Nokia's E63 smartphone, announced Wednesday, will cost â‚¬199 (US$250) before any subsidies -- a price that puts the phone maker ahead in a burgeoning price war and which one analyst described as "eye-popping."
The E63 is a qwerty messaging device, with a 2.36-inch display, a 2-megapixel camera and two customizable home screen views for both business and personal use. Nokia promises easy e-mail setup and users can surf the Internet using a WLAN.
The phone also comes with support for Files on Ovi, so anyone buying the handset will have access to 1G byte of free online file storage, according to Nokia.
"Nokia has never made any secret of the fact that it wanted to take S60 to aggressive price points and with a retail price of 199 it is certainly showing Nokia can do that," said Ben Wood, director of research at CCS Insight.
Other phone vendors will have no choice but to follow Nokia's lead. Companies that want to be competitive have to match the best prices in the market and with the economy being what it is pricing will become increasingly important, according to Wood.
"Given the current economic climate, price is becoming more important than ever before, because what we are seeing is that the major network operators are starting to take subsidies out of phones, so if you want well-featured phones bought by consumers you have to supply them at an aggressive price," Wood said.
Malik Saadi, principal analyst at Informa Telecoms & Media, has identified the same trend -- the price war will only intensify at a time when new entrants into the market are increasing their pressure on competitors to reduce prices, mainly for feature phones and smartphones, he wrote in a recent research note.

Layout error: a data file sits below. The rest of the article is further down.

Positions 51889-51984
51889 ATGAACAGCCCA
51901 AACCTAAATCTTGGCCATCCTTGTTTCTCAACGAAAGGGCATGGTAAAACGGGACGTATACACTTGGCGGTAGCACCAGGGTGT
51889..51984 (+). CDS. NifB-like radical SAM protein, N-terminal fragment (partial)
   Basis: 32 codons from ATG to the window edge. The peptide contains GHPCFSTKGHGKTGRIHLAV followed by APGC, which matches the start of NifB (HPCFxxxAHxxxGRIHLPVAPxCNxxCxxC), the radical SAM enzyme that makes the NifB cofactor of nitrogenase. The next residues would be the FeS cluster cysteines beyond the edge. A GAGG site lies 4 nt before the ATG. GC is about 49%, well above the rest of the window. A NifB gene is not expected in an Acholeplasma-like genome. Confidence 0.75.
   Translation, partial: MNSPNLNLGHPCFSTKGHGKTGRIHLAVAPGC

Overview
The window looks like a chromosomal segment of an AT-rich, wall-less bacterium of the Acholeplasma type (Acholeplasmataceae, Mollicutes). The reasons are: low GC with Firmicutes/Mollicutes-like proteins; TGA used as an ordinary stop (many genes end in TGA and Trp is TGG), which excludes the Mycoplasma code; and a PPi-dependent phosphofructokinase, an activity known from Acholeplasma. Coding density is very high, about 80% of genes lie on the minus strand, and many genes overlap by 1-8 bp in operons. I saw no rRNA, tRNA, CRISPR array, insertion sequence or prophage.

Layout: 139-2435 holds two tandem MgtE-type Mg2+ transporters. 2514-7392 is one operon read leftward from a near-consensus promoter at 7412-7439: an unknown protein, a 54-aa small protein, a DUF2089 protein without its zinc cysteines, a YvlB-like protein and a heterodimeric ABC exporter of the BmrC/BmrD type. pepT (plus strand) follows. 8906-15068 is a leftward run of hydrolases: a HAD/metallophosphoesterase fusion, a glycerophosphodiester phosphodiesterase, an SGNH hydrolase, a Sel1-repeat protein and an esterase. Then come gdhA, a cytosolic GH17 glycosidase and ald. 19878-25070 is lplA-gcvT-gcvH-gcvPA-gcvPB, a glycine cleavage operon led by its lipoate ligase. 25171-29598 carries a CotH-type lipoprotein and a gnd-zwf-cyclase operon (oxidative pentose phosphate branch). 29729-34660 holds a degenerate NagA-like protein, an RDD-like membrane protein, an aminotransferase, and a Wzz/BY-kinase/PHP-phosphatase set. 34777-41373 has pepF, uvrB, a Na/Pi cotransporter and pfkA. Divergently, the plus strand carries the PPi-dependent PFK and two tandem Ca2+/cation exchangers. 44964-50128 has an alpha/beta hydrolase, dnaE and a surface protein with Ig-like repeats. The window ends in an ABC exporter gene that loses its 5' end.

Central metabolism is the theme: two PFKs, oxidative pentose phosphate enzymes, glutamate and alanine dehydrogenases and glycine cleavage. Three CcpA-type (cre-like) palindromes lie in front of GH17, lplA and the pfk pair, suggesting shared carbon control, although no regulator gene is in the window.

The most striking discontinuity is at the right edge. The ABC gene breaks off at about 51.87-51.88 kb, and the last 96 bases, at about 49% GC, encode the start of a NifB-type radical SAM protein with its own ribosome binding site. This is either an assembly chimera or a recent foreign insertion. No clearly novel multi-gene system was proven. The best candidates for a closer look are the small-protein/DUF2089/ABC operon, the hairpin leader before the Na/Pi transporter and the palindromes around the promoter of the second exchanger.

With Chips becoming a commodity, the use of off-the-shelf solutions and the move to open source will help vendors who want to develop cheaper phones, but also accelerate price competition, according to Saadi.
Nokia isn't the only company that plans to put smartphone pricing under pressure. Huawei and newcomer INQ are also getting into the game.
Huawei -- a company that has already turned mobile infrastructure pricing on its head -- said last week that it plans to launch both Android and Symbian phones during the first half of next year. And INQ is launching Thursday, with its devices designed to stimulate mass-market mobile data use, featuring a select set of geographically relevant social networking, e-mail and instant messaging applications, according to a company presentation.
But as the phone market continues to evolve the smartphone moniker is losing in importance, according to Wood.
"The smartphone as we know it today, and as it has been defined historically, is probably an irrelevant definition. Consumers buy a phone, and they want it do things they want to do. There will be a real blurring between the kind of higher end midtier devices and the lower end smartphone devices, and consumers don't know the difference between the two," he said.
The fact that applications beyond talk and text are starting to get some momentum is also an interesting development, according to Wood.
"Social networking for the younger demographic seems to be a very powerful hook; Facebook now has 15 million active mobile users and in the context of where we've been with mobile data in the past it's pretty incredible," Wood said.